- Consider the risks and volatility involved.
Making the right pick from the plethora of funds and fund schemes can seem daunting. There are various parameters that one may use to assess the suitability of a mutual fund to their portfolio. Some of them are as below:
- Historical returns
- Performance rating
- Performance against benchmark and peers
- Consistency in returns
- AUM size
- Cost of investment
How can an investor earn from a mutual fund?
Mutual funds create wealth in two ways. The first is through dividends. The second way is through capital gains. If the selling price of a security held by an investor is greater than the purchase price of the security, then the investor earns profit in the form of capital gains.
What is the Net Asset Value (NAV) of a mutual fund?
Investing in a mutual fund is not the same as buying a stock of a company. Unlike stock owners, mutual fund investors do not receive voting rights with the company. This is because your portion of a mutual fund represents an investment in many different securities instead of the holding of a company share.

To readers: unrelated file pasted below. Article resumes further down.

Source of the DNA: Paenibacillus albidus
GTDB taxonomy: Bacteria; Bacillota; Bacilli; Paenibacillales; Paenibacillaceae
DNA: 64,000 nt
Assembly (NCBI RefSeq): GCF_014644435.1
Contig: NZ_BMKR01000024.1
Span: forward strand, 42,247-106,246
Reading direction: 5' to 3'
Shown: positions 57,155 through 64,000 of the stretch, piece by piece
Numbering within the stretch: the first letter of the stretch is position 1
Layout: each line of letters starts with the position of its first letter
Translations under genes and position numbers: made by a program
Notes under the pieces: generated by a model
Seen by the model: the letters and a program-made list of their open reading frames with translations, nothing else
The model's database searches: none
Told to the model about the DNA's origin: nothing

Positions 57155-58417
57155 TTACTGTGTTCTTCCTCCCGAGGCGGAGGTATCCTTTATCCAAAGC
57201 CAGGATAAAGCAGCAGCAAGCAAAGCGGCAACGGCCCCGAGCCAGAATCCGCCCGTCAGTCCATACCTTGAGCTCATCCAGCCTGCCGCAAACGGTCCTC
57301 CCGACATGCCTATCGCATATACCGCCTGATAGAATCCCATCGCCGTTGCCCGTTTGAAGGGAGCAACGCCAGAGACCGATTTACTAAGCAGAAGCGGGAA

The value of a mutual fund is denoted by its Net Asset Value or NAV. NAV is the market value of all the securities held by the mutual fund divided by the total number of units or shares of the fund. The NAV of a mutual fund does not fluctuate during market hours, rather it is settled at the end of each trading day, although the funds can be purchased and redeemed as needed.
NAV = (Value of all the assets – the expense of running the mutual fund)/number of units
Types of Mutual Funds
Equity funds are the most common type of mutual funds. As the name implies, equity funds primarily invest in equity or stocks. There are various types of equity funds.
On the basis of the market capitalization of the companies invested in, equity funds can be divided into Large Cap funds (top 100 companies in terms of market capitalisation), Mid Cap funds (101st to 250th companies in terms of market capitalisation) and Small Cap funds (companies less than 250th in terms of market capitalisation). A Multi Cap fund invests in Large, Mid and Small Cap companies.